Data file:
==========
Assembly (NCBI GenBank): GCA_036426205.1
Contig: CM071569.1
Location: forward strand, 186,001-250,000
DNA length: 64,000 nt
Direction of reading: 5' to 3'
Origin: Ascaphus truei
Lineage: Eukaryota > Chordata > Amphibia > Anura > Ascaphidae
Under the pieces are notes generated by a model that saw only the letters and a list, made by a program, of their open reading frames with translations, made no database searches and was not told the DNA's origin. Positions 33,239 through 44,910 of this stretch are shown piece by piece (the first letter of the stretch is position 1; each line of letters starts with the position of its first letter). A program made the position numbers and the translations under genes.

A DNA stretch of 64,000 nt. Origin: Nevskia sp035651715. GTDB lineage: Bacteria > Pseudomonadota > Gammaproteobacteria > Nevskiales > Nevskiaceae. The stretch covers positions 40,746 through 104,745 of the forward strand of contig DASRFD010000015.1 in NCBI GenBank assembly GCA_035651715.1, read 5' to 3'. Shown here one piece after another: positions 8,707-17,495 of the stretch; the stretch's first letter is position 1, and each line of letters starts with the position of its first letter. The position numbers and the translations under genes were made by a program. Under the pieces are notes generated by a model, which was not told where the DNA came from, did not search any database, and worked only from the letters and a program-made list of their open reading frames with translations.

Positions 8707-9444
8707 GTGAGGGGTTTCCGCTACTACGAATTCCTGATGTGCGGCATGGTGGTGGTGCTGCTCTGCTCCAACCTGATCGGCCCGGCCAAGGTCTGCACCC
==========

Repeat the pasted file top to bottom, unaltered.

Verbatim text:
Assembly (NCBI GenBank): GCA_036426205.1
Contig: CM071569.1
Location: forward strand, 186,001-250,000
DNA length: 64,000 nt
Direction of reading: 5' to 3'
Origin: Ascaphus truei
Lineage: Eukaryota > Chordata > Amphibia > Anura > Ascaphidae
Under the pieces are notes generated by a model that saw only the letters and a list, made by a program, of their open reading frames with translations, made no database searches and was not told the DNA's origin. Positions 33,239 through 44,910 of this stretch are shown piece by piece (the first letter of the stretch is position 1; each line of letters starts with the position of its first letter). A program made the position numbers and the translations under genes.

A DNA stretch of 64,000 nt. Origin: Nevskia sp035651715. GTDB lineage: Bacteria > Pseudomonadota > Gammaproteobacteria > Nevskiales > Nevskiaceae. The stretch covers positions 40,746 through 104,745 of the forward strand of contig DASRFD010000015.1 in NCBI GenBank assembly GCA_035651715.1, read 5' to 3'. Shown here one piece after another: positions 8,707-17,495 of the stretch; the stretch's first letter is position 1, and each line of letters starts with the position of its first letter. The position numbers and the translations under genes were made by a program. Under the pieces are notes generated by a model, which was not told where the DNA came from, did not search any database, and worked only from the letters and a program-made list of their open reading frames with translations.

Positions 8707-9444
8707 GTGAGGGGTTTCCGCTACTACGAATTCCTGATGTGCGGCATGGTGGTGGTGCTGCTCTGCTCCAACCTGATCGGCCCGGCCAAGGTCTGCACCC